Too often, when a bike rider is seriously injured, it never makes the news. Especially if there’s not a car involved.
Even if it does, there’s seldom any word on what happens after that; no one other than family and friends usually know if the victim bounces back or suffers permanent injuries, or worse.
That’s what happened last year in Anaheim Hills, when bike rider died a month after he was injured in a solo fall.
According to the Orange County Register, 25-year old Gary Lofgren died in an Orange County hospital last October after falling while riding to a park to play football with friends.
A heartbreaking Facebook page created by his sister adds more information.
Lofgren was just two blocks from his home when he fell while riding downhill on September 20th. A neighbor heard him crash as he fell into some trash cans, and ran out to see him try to stand before collapsing hard onto the street.
That was 19 years to the day after his father died.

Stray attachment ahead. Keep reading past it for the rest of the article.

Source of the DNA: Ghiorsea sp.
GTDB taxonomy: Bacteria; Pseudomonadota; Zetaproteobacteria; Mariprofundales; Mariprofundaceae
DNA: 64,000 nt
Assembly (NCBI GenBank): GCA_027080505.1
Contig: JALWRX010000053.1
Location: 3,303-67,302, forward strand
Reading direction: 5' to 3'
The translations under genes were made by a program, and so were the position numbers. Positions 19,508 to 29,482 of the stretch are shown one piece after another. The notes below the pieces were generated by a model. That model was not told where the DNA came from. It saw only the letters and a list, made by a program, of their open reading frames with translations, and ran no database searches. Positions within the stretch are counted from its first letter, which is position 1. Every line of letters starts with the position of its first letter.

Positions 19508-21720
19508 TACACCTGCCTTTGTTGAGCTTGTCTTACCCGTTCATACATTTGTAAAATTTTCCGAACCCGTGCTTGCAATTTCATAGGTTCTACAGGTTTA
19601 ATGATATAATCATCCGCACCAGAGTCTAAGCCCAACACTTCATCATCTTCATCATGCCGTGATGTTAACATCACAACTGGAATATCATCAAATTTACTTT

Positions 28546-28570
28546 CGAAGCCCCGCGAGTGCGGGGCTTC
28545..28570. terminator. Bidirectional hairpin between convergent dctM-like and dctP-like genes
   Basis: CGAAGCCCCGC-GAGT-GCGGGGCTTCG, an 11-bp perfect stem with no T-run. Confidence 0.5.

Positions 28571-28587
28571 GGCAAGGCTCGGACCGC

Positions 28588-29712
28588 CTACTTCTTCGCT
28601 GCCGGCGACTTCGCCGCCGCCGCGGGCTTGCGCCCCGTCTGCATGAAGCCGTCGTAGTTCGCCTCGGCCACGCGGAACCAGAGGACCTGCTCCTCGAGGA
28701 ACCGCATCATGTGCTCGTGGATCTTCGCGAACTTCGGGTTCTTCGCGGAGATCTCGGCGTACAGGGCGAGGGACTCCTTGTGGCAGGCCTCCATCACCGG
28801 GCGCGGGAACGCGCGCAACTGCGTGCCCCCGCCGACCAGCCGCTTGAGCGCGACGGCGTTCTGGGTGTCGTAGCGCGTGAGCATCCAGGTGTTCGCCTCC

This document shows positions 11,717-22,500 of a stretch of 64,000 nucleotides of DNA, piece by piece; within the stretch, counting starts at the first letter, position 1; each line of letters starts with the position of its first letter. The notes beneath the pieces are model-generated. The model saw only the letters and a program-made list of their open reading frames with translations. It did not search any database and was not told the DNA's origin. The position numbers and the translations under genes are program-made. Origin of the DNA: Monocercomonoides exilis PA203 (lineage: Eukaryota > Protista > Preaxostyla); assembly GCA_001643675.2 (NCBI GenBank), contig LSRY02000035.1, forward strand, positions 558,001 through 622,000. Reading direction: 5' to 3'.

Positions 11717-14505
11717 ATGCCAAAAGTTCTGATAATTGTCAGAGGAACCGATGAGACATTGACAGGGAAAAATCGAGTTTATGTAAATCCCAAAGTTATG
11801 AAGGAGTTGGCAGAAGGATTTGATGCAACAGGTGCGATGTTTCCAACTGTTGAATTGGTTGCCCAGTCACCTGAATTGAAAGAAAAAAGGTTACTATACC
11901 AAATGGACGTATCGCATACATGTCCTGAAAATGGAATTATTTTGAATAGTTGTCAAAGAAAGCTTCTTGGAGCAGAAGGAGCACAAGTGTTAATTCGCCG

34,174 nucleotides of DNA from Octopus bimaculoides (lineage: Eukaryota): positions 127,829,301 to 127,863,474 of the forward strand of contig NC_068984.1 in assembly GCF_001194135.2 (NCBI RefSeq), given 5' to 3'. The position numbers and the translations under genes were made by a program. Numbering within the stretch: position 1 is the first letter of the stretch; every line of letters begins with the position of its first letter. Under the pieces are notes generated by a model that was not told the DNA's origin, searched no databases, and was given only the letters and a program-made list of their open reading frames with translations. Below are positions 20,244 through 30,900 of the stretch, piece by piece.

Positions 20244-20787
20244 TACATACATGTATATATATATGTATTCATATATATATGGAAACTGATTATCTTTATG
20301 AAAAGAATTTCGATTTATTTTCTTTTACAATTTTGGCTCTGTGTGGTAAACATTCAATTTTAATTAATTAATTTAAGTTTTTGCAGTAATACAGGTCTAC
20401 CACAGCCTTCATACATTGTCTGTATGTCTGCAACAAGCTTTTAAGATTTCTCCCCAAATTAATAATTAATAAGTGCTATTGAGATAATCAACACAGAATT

He was hospitalized with multiple brain bleeds as well as a fracture. And died exactly one month later, apparently without regaining consciousness, a few days after he was taken off life support.
And no, he was not wearing a helmet.
With the help of two friends, his family made a very moving video showing just how much they have lost. And calling for cyclists to wear helmets to keep others from suffering the same fate.
If you’ve been reading this site for awhile, you may know that I never ride without a helmet. But I am also aware of their limitations.
Bike helmets aren’t designed to protect against high speed collisions, where the force of impact can exceed their design capacity. They aren’t a substitute for riding safely, and should be seen as the last line of defense when all else fails.
But relatively slow speed falls like this are exactly what they are designed for.
A bike helmet is a cheap form of insurance against traumatic brain injury, as I know all too well. In 30 plus years of riding, I have only needed my helmet once; in that case, it probably saved my life.
Whether or not to wear one is your choice, as it should be. But like losing weight or giving up smoking, it’s something you do as much for those you’d leave behind, as much as you do for your own benefit.
As this video drives home quietly, and powerfully.
This raises the number of bicycling fatalities in Southern California last year to 86, with 20 in Orange County.
My deepest sympathy and prayers for Gary Lofgren and all his loved ones.